EU Commission clashes with Parliament on US visas
The European Parliament has said the European Commission is not doing its legal duty on Canadian and US visas, but member states are willing to give it more time.
Claude Moraes, the British centre-left MEP who chairs the civil liberties committee, told EUobserver on Wednesday (13 July): “It's the committee’s view that the commission is legally obliged to adopt a delegated act which would temporarily suspend visa reciprocity with Canada and the United States.”
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“We reiterate our call on the commission to carry out this legal obligation”, he added.
“We have invited the commission to the committee to discuss this matter and further action”.
Moraes was referring to the fact that all Canadian and US nationals can enter the EU’s Schengen travel zone without a visa, but Canada requires Bulgarian and Romanian citizens to obtain a permit, while the US requires visas for people from Bulgaria, Croatia, Cyprus, Poland and Romania.
Under the EU’s own laws, the commission was supposed to suspend the Canadian and US waivers already in April due to their lack of reciprocity.
Instead, it asked parliament and EU states to “take a position” on the issue by 12 July, while warning of the political and economic costs of a visa war.
The parliament and member states refused to cooperate, saying there was no legal basis for such an informal consultation.
On Wednesday, the commission promised to “push” Canada and the US for reciprocity and to “report on the further progress made before the end of the year”.
It said it would try to get “tangible progress” on Canada in time for an EU-Canada summit on 27 October.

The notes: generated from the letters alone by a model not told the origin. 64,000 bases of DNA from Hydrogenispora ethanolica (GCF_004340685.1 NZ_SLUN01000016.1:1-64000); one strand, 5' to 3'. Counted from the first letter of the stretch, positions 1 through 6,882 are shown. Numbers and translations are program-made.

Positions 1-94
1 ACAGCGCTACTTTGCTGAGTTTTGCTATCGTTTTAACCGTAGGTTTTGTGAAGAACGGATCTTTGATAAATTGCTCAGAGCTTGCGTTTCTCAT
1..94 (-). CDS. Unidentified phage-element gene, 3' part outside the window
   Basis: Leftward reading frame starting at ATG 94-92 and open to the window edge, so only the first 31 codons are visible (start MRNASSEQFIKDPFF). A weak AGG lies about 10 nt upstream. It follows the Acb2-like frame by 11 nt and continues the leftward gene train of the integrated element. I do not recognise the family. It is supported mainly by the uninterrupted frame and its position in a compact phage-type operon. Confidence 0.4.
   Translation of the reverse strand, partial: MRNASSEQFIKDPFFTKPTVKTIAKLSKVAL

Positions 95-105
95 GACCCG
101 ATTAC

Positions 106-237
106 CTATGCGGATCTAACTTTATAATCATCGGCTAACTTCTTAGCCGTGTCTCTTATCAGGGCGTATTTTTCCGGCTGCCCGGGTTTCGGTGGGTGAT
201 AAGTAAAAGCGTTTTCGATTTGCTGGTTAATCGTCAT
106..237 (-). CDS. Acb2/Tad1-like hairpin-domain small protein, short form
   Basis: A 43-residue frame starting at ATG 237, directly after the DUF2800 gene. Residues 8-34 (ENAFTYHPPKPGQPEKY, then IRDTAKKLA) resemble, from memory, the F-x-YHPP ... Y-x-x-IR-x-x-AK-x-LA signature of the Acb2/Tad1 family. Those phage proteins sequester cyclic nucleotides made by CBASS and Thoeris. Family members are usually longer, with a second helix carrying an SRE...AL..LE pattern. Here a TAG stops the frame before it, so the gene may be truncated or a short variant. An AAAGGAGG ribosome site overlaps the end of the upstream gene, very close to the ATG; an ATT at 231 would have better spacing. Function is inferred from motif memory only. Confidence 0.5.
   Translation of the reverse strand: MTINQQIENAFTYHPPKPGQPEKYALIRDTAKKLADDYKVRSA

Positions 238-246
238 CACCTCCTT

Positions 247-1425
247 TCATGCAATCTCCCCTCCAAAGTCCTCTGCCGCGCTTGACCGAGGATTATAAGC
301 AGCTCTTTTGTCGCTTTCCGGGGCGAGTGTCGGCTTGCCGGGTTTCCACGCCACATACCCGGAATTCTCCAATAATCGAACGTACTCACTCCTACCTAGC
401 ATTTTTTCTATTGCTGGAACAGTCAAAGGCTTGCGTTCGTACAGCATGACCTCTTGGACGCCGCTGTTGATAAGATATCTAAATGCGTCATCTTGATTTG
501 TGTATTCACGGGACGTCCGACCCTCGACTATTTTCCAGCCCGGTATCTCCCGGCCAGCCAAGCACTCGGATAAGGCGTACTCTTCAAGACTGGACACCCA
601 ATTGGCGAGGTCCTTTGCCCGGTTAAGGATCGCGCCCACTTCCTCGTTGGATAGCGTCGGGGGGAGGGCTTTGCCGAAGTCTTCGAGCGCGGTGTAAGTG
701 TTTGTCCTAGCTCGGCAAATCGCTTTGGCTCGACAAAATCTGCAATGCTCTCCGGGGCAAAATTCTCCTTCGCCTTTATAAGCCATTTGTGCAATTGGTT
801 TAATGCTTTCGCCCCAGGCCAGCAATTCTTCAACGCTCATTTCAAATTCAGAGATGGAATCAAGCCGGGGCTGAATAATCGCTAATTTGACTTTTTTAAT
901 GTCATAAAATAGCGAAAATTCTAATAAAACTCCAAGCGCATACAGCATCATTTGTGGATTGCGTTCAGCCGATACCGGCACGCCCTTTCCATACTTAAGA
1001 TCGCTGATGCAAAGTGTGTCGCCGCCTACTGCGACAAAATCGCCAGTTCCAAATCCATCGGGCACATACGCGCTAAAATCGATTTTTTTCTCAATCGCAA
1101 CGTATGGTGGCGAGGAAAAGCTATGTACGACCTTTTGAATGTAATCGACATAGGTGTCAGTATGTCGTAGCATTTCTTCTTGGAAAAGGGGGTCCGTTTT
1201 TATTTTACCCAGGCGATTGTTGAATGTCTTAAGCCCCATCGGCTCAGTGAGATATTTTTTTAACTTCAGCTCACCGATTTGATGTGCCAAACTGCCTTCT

On Monday, it also convened talks between Canada’s immigration minister and two deputy ministers from Bulgaria and Romania to help move things along.
It promised to raise the issue with US secretary of state John Kerry at a meeting in Brussels on 18 July and at a meeting with US homeland security chiefs foreseen to take place by the end of the year.
Foreshadowing Moraes’ criticism, the commission statement also said it is important “the European Union speaks with one voice on this important matter”.
“With good will and good faith we can solve this problem soon”, migration commissioner Dimitris Avramopoulos told press the same day, adding that Canada and the US are Europe’s “important strategic partners”.
Member states had earlier also criticised the commission’s decision not to throw the book at Canada and the US.
But according to the Slovak EU presidency, which is coordinating their positions, their approach has mellowed.
“The presidency welcomes the commission's communication, as we support efforts to reach full visa waiver reciprocity through dialogue”, a Slovak spokeswoman told this website on Wednesday.
Bulgaria, which, along with Romania, has threatened to veto an EU-Canada free trade agreement unless Canada backed down, indicated that it wanted to see faster progress than the commission’s new year-end deadline, however.
“If we have an adequate Canadian proposal in early autumn (before the EU-Canada summit) everything will be fine”, a Bulgarian diplomat said.